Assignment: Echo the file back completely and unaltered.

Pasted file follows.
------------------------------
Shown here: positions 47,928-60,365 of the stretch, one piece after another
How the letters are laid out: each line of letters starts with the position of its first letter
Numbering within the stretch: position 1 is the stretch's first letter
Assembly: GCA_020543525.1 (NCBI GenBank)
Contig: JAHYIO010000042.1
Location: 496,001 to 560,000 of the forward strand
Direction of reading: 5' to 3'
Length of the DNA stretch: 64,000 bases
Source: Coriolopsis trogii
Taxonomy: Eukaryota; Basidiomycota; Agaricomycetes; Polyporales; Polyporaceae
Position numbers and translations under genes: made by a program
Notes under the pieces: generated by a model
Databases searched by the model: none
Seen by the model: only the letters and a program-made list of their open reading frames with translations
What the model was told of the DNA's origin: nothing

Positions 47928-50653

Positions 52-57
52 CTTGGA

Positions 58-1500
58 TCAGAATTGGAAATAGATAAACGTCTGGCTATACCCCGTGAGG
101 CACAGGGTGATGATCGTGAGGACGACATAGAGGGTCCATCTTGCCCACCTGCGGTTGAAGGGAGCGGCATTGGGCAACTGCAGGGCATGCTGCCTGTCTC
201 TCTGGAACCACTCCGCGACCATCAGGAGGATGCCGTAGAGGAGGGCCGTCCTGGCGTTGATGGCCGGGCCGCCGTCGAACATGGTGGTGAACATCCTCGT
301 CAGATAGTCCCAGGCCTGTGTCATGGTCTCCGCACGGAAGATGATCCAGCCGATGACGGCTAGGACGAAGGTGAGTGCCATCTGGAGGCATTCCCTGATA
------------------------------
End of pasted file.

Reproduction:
Shown here: positions 47,928-60,365 of the stretch, one piece after another
How the letters are laid out: each line of letters starts with the position of its first letter
Numbering within the stretch: position 1 is the stretch's first letter
Assembly: GCA_020543525.1 (NCBI GenBank)
Contig: JAHYIO010000042.1
Location: 496,001 to 560,000 of the forward strand
Direction of reading: 5' to 3'
Length of the DNA stretch: 64,000 bases
Source: Coriolopsis trogii
Taxonomy: Eukaryota; Basidiomycota; Agaricomycetes; Polyporales; Polyporaceae
Position numbers and translations under genes: made by a program
Notes under the pieces: generated by a model
Databases searched by the model: none
Seen by the model: only the letters and a program-made list of their open reading frames with translations
What the model was told of the DNA's origin: nothing

Positions 47928-50653

Positions 52-57
52 CTTGGA

Positions 58-1500
58 TCAGAATTGGAAATAGATAAACGTCTGGCTATACCCCGTGAGG
101 CACAGGGTGATGATCGTGAGGACGACATAGAGGGTCCATCTTGCCCACCTGCGGTTGAAGGGAGCGGCATTGGGCAACTGCAGGGCATGCTGCCTGTCTC
201 TCTGGAACCACTCCGCGACCATCAGGAGGATGCCGTAGAGGAGGGCCGTCCTGGCGTTGATGGCCGGGCCGCCGTCGAACATGGTGGTGAACATCCTCGT
301 CAGATAGTCCCAGGCCTGTGTCATGGTCTCCGCACGGAAGATGATCCAGCCGATGACGGCTAGGACGAAGGTGAGTGCCATCTGGAGGCATTCCCTGATA